NAIROBI, Kenya, May 18- Doug Beal the CEO of USA Volleyball and Board Member of the world volleyball governing body kicked-off his global tour in Nairobi on Friday in his bid for the presidency of FIVB.
Beal, 65, sold his mission that is based on five foundations namely, commitment to creating winner, ensuring inclusive management, creating effective support, developing a stronger game and increasing global promotion to various African federation leaders and delegates in Nairobi during his visit.
“I will work with the African federation leaders in creating lots of winners here. If African football teams and in some countries also basketball teams can compete with the best in the world, why can’t we do the same in volleyball and in beach volleyball,” he rallied during a press conference.
With the Confederation of African Volleyball (CAVB) electing to support his Brazilian rival and incumbent FIVB executive vice-president Ary Graca as a bloc during the elections that will be held on September 21 at the world body’s congress in Anaheim, California, Beal explained his visit was to engage individual continental governing bodies to back his candidature.
“I fully respect the position of the CAVB supporting the candidate of their choice, but we have to understand that the FIVB president will be elected by the 220 National Federations individually – not by CAVB or any other Confederations.
“I am confident that the African federations are capable of making their own decision and acting independently. I respect everyone’s opinions, for this will a fair and democratic election, conducted by secret ballot,” he asserted.
Beal, Graca and Australian Volleyball Federation president, Chris Schacht have been cleared to run for the top seat that will be vacated by transitional president, Jizhong Wei who opted to go for a single term after the extended reign of Mexican Dr Reuben Acosta.
In his delivery, Beal affirmed his campaign will not be based on making solid pledges particularly to Africa that is miles behind the rest of the world in terms of development.
“I’m not going to become FIVB president and one week later, there will be 25 new facilities in Kenya or Africa that will not happen.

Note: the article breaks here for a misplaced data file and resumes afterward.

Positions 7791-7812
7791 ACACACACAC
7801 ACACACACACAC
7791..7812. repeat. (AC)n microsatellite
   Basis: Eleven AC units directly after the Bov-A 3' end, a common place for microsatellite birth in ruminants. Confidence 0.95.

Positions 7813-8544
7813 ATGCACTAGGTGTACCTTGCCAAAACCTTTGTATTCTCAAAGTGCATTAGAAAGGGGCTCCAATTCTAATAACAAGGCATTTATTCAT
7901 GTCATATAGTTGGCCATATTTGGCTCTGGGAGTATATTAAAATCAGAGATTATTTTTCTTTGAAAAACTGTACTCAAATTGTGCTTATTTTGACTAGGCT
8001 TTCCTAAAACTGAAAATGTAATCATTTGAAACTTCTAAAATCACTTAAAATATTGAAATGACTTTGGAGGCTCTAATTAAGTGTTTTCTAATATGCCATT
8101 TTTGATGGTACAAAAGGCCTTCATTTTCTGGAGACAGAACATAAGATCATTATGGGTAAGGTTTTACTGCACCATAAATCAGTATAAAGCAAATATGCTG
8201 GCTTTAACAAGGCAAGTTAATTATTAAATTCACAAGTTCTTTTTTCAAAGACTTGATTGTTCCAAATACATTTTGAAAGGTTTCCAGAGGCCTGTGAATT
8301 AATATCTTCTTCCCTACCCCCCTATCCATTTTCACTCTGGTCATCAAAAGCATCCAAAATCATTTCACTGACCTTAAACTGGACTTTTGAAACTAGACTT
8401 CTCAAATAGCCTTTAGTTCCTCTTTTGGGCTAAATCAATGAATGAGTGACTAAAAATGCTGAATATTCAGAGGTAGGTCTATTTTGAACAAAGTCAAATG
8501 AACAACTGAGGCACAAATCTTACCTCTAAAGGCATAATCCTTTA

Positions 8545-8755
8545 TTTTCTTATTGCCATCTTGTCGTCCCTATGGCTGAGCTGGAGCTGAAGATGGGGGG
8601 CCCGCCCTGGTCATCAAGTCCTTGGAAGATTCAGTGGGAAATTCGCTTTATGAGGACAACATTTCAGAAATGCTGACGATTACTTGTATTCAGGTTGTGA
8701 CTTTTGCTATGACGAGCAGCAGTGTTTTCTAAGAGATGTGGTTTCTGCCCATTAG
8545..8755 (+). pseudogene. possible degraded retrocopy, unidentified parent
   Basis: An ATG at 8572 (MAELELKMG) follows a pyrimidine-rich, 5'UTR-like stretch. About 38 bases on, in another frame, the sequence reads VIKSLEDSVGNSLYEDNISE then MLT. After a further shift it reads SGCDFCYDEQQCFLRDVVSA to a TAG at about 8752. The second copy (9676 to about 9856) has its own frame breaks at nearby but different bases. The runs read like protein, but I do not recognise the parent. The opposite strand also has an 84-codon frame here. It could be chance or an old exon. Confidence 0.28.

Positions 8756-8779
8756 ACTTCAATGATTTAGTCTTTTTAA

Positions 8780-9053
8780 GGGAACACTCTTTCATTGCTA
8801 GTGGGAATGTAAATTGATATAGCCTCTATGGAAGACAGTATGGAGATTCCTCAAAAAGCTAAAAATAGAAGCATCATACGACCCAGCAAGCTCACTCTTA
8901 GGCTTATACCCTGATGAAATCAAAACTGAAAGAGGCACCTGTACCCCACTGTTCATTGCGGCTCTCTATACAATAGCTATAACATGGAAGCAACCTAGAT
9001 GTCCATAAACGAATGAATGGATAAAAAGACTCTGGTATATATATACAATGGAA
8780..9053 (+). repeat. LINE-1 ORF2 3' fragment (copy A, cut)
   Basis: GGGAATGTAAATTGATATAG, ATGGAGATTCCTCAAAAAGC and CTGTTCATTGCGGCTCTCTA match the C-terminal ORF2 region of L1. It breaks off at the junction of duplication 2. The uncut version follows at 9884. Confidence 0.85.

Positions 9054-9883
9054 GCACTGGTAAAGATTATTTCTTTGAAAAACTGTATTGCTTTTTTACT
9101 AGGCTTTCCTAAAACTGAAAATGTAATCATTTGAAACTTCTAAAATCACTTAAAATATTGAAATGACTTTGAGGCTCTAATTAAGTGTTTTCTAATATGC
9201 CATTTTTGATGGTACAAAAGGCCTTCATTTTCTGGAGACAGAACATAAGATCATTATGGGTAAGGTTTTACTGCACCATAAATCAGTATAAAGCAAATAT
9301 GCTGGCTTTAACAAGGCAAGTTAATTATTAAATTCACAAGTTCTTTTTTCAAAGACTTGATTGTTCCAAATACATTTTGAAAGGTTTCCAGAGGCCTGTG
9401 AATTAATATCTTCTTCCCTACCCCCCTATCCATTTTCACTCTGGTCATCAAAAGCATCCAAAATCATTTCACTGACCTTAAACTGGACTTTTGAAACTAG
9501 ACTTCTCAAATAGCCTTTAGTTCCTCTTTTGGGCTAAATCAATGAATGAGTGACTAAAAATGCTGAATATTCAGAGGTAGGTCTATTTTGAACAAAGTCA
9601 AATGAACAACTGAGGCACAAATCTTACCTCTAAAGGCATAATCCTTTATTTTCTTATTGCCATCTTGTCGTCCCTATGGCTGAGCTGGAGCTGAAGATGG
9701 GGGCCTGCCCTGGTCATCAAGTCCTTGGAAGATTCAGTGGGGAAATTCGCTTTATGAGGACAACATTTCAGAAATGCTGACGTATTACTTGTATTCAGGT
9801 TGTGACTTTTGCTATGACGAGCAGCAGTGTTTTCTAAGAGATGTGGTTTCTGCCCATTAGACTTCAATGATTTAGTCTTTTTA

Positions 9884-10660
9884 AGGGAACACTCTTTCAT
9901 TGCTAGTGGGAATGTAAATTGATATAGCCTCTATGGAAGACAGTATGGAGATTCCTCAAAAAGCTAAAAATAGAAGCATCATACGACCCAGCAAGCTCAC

“But we can target how we grow in the sport, how we can be successful and attain success in your country and Africa with targeted strategic plans and resources,” the former head coach of the victorious 1984 Los Angeles Olympics volleyball team and a former player of the side explained.
CAVB vice-president and Kenya Volleyball Federation chief, Waithaka Kioni challenged the candidate to explain how his potential administration would redress the financial imbalance and development as he pressed for the next FIVB head to follow in the path set by the outgoing Wie in opening up the body.
“We are capable of managing their own resources without having to go through CAVB and the projects we directly have with FIVB here in Kenya for example are going on smoothly,
“President Wie has turned FIVB from a dictatorial body to an open governance and we hope that the next president will not shut it again. It is good that he is the first to come to tell us his plans and we hope our candidate will do the same,” Kioni offered.
The American candidate who watched the CAVB Women Volleyball Club Championships that conclude on Saturday, acknowledged the setbacks facing the African game that were beyond a magic bullet solution.
“I see so much potential here in Africa – both in volleyball and in beach volleyball. Through-out my professional life I have worked hard at creating winners and should I be elected FIVB president later this year.
“But we need a strong vision, a smart and focused plan and increased financial support over a longer period. I will provide all three elements and I think it is important that the African federations receive that financial support directly from FIVB,” he promised.